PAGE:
I believe that neurofeedback replicates the dynamic of mirroring and validating. Ironically the computer with its graphics or mechanized beeping reflects the rhythms of the brain waves back to the brain, indicating “Yes! That’s it! That’s good! Do that some more.” Hard wired for positive re-enfocement, the brain complies. Neurofeedback research with other mammals shows the same result. This makes intuitive sense to me. John Gottman the marriage researcher translated it to science 20 years ago, demonstrating that relationship stability requires a 5:1 ratio of positive to negative.5
So how does this stuff work? After a painstaking assessment process, the therapist determines which are the brain areas most central to the symptomatology. Of course in the case of trauma and many other attachment injuries, we know the amygdala is the key site. Electrodes are located on the scalp to be in contact with the site in question, and the computer is set to the optimal range of neuronal firing for that site. The complex science of brain wave rhythms is beyond the scope of this article. Suffice it to say, part of why the learning curve has been so steep for me, is that the therapist must become fluent at knowing about both anatomy and the electrical functioning of the brain. Where I was familiar with biochemistry and even a bit about cerebral blood flow as per neuroimaging spect technology, electrical firing was a whole new world to me. I have come to learn that timing is everything and has tremendous impact on neurochemistry and blood flow. The rate per second or per cycle at which neurons fire, as measured in hertz, is in effect they key to mental health, or so believe the practitioners and researchers of neurofeedback. When the timing of the brain’s firing is optimal symptoms disappear, even symptoms of which we were not aware.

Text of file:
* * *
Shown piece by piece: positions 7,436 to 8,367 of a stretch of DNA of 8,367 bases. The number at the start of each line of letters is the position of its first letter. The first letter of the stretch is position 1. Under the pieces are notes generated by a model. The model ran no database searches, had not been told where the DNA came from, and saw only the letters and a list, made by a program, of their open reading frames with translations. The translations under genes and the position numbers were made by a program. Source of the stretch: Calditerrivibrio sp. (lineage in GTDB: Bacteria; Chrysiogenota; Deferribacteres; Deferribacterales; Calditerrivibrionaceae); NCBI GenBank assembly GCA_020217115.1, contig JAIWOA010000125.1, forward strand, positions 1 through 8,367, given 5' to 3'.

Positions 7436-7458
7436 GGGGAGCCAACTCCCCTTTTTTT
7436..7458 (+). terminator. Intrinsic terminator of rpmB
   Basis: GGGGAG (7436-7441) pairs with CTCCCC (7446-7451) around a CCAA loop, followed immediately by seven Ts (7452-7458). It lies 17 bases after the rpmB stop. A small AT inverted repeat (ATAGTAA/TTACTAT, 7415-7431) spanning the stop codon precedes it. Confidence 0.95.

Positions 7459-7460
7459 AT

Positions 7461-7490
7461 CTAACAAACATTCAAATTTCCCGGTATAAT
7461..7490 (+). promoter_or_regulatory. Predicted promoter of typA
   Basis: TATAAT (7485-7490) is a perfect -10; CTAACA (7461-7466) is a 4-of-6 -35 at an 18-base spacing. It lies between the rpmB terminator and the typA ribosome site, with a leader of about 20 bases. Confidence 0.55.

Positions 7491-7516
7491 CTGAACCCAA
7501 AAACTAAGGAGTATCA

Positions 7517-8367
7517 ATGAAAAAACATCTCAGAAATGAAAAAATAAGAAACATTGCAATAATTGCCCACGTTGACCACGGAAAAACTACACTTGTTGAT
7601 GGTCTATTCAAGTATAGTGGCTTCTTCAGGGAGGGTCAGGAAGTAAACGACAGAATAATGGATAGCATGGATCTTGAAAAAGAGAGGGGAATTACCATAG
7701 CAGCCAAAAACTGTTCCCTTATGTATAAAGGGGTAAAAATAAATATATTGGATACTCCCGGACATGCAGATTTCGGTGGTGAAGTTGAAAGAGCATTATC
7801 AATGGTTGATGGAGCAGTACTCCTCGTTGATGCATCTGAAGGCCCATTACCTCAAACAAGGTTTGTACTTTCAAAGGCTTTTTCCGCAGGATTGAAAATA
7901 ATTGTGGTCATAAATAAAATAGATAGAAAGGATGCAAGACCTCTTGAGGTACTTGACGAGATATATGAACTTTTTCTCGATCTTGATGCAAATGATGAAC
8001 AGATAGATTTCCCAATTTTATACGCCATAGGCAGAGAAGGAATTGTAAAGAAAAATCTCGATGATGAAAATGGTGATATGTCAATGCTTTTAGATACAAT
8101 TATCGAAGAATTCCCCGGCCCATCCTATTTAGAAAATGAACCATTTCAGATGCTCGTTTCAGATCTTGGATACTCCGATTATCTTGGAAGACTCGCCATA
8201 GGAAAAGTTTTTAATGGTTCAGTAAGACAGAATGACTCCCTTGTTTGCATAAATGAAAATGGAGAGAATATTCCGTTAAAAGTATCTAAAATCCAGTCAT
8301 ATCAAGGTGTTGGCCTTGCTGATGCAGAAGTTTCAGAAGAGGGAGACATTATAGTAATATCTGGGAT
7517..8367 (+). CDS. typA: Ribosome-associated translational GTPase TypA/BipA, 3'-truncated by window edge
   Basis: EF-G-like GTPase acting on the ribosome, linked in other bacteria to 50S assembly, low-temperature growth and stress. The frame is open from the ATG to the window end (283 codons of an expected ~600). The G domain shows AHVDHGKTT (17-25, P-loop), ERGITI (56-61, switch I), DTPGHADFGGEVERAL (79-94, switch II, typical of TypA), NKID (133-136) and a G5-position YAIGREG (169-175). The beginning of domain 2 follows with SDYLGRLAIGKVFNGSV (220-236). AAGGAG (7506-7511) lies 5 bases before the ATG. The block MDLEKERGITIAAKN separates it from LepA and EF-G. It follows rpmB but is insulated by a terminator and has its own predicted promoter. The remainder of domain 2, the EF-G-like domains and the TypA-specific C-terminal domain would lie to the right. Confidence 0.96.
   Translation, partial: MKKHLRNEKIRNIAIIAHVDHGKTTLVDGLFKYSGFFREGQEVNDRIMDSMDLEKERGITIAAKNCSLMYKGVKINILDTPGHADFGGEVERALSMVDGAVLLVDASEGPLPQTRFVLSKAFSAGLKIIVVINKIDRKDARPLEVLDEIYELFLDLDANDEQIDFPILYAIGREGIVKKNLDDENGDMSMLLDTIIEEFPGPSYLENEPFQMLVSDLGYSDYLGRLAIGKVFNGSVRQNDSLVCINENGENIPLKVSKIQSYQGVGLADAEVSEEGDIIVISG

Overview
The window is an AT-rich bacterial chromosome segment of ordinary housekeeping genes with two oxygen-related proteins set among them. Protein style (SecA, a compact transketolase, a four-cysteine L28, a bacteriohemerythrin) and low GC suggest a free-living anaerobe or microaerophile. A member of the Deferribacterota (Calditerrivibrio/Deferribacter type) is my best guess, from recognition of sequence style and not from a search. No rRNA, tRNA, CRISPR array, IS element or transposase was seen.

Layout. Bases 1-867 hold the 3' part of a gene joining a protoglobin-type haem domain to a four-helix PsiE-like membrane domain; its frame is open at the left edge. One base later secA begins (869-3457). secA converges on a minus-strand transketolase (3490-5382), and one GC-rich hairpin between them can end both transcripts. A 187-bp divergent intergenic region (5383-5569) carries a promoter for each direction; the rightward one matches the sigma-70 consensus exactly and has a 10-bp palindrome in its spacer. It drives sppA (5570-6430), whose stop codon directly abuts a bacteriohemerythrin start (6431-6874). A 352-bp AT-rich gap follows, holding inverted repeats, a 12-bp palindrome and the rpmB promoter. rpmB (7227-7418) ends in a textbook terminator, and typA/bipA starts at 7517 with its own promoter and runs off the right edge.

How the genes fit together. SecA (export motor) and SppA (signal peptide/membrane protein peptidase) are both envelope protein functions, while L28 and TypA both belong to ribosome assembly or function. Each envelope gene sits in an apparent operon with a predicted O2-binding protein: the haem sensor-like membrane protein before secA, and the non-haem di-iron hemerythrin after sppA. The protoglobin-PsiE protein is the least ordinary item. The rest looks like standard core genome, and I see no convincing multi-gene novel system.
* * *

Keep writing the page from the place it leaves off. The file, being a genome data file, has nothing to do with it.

The computer is set such as to monitor the rhythm of firing of the various brain waves. When they are firing in the optimal range for that wave, the computer emits a signal communicating “That’s good! That’s good!” It might be a beep or a gong or a picture on the computer screen. The positive feedback, like the puppy’s cookie, trains the brain to keep it up. And the brain does just that. Outside of its owner’s awareness, the brain continues the dance of firing in resonance with the computer and over time comes to prefer the rewarded rhythm. Like the puppy, over time, the reward is no longer required and the brain leaves its training wheels and keeps going that way. The computer does not add anything. It simply measures and reflects, mirrors and validates.